There’s no doubt that Sebastian Vettel envisaged more than fifth place when he arrived in Shanghai. His worst qualifying session since 2009 left him eleventh on the grid and it got worse when he fluffed the start to drop to fifteenth, having almost been wiped out by Pastor Maldonado at the first corner. Vettel was further hindered by the poor straight line speed of the RB8 and had to remain patient to leapfrog the midfield runners. He performed well to climb up to second place, but was powerless to resist the McLarens and Mark Webber, even if he did put up a valiant fight. Speaking of Webber, it was another fourth place for the Australian, who appears to be enjoying his racing again. Webber was perhaps fortunate that a hair-raising airborne moment didn’t leave either him or his car with any damage and he remains handily placed behind the McLarens in the championship.

Photo credit: Red Bull GEPA

Fernando Alonso added a couple of points to his tally to keep his slim title hopes alive. The pace of the F2012 was finally revealed in China, although Alonso should have been higher up after running out of road at Turn 7. Felipe Massa was once again out of the points, although the competitiveness of the field meant he was only a few seconds behind Alonso when the chequered flag fell. In fact, thirty seconds separated Jenson Button in second and Jean Eric Vergne in sixteenth, a remarkable figure considering there was no appearance from the Safety Car. Lotus should have left Shanghai with more points but Kimi Raikkonen was left out for too long on worn tyres. The Iceman didn’t help his own chances by running wide, but dropping from second to fourteenth in a matter was quite frankly remarkable and highlighted how close the teams are this year.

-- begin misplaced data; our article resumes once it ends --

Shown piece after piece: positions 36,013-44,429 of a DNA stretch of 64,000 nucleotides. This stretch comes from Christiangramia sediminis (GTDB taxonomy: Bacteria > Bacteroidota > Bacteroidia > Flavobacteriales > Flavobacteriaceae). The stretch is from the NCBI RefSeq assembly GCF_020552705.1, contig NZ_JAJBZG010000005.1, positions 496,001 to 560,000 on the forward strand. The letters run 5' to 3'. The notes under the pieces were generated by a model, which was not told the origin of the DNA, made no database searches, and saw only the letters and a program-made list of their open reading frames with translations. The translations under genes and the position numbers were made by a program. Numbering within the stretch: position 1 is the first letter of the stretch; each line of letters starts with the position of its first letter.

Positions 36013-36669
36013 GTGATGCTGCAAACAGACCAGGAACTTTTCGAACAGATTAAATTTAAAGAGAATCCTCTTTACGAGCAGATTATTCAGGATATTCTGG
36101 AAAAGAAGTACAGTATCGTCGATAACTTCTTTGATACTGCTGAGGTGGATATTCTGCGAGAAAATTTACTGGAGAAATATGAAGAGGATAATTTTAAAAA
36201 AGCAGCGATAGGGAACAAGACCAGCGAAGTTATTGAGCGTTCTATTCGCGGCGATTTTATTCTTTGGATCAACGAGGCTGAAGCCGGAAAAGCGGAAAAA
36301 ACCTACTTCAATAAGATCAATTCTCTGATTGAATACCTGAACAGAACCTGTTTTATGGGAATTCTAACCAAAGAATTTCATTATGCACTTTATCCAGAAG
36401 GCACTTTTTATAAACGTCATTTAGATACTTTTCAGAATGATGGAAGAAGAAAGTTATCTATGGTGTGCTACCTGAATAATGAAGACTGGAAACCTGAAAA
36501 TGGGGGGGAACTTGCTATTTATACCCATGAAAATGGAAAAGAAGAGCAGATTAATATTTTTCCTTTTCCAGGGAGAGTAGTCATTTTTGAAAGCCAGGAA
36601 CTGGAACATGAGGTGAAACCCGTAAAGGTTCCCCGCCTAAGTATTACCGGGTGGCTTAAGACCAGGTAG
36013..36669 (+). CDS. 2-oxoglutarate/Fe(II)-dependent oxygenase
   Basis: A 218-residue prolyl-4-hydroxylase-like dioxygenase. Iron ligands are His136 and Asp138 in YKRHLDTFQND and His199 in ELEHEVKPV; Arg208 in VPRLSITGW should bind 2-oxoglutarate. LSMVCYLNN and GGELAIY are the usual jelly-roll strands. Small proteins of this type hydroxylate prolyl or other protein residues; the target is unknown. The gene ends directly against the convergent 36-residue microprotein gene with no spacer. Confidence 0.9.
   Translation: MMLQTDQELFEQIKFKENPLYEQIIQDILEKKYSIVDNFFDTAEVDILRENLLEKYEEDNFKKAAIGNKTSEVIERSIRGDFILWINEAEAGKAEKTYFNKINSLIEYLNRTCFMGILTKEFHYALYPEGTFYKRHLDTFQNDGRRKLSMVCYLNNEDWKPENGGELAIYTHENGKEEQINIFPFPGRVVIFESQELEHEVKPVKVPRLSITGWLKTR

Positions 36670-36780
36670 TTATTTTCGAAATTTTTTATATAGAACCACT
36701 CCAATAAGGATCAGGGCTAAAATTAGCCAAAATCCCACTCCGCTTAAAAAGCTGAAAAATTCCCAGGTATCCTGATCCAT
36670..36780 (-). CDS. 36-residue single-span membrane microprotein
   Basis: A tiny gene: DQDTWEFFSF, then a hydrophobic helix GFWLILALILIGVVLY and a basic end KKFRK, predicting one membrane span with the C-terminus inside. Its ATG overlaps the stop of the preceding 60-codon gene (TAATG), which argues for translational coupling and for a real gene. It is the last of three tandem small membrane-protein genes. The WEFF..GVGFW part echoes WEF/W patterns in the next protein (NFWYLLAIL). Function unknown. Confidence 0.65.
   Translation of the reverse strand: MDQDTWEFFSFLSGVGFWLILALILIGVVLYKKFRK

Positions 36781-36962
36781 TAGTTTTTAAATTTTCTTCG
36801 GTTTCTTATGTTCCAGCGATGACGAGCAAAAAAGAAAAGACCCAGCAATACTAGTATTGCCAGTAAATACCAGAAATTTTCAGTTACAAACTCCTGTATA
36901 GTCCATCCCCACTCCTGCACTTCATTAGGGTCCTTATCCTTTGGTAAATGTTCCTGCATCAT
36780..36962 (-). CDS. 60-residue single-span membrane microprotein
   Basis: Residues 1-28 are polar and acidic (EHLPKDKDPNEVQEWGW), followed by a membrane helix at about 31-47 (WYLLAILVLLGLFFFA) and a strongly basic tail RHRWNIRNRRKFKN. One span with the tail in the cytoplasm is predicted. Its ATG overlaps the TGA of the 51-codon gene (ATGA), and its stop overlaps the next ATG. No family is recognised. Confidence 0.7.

Ahead of Sir Frank Williams’s 70th birthday, Bruno Senna and Pastor Maldonado gave him an early present after finishing seventh and eighth – the Venezuelan’s best result – that included an epic scrap with Romain Grosjean. Maldonado and Grosjean came to blows in Australia and scrapped for well over half a lap in which they made contact twice. The Frenchman survived the battle to record his best ever result and first points courtesy of a sixth place finish. After starring in Malaysia, Sauber contrived to throw away the chance of a decent haul of points. A poor pit strategy, plus a couple of mistakes from Perez, meant they left China with just a single point after Kobayashi finished tenth. Force India and Scuderia Toro Rosso had a fairly anonymous race, while the bottom three teams appear to be making some progress.

So celebrations all around for Nico Rosberg and Mercedes after the German takes to the top step of the podium at his 111th attempt. The Bahrain Grand Prix takes place next weekend with several teams fighting for the victory. However, so long as the fighting occurs on track – and without any dangerous moments – Formula One will head back to Europe satisfied.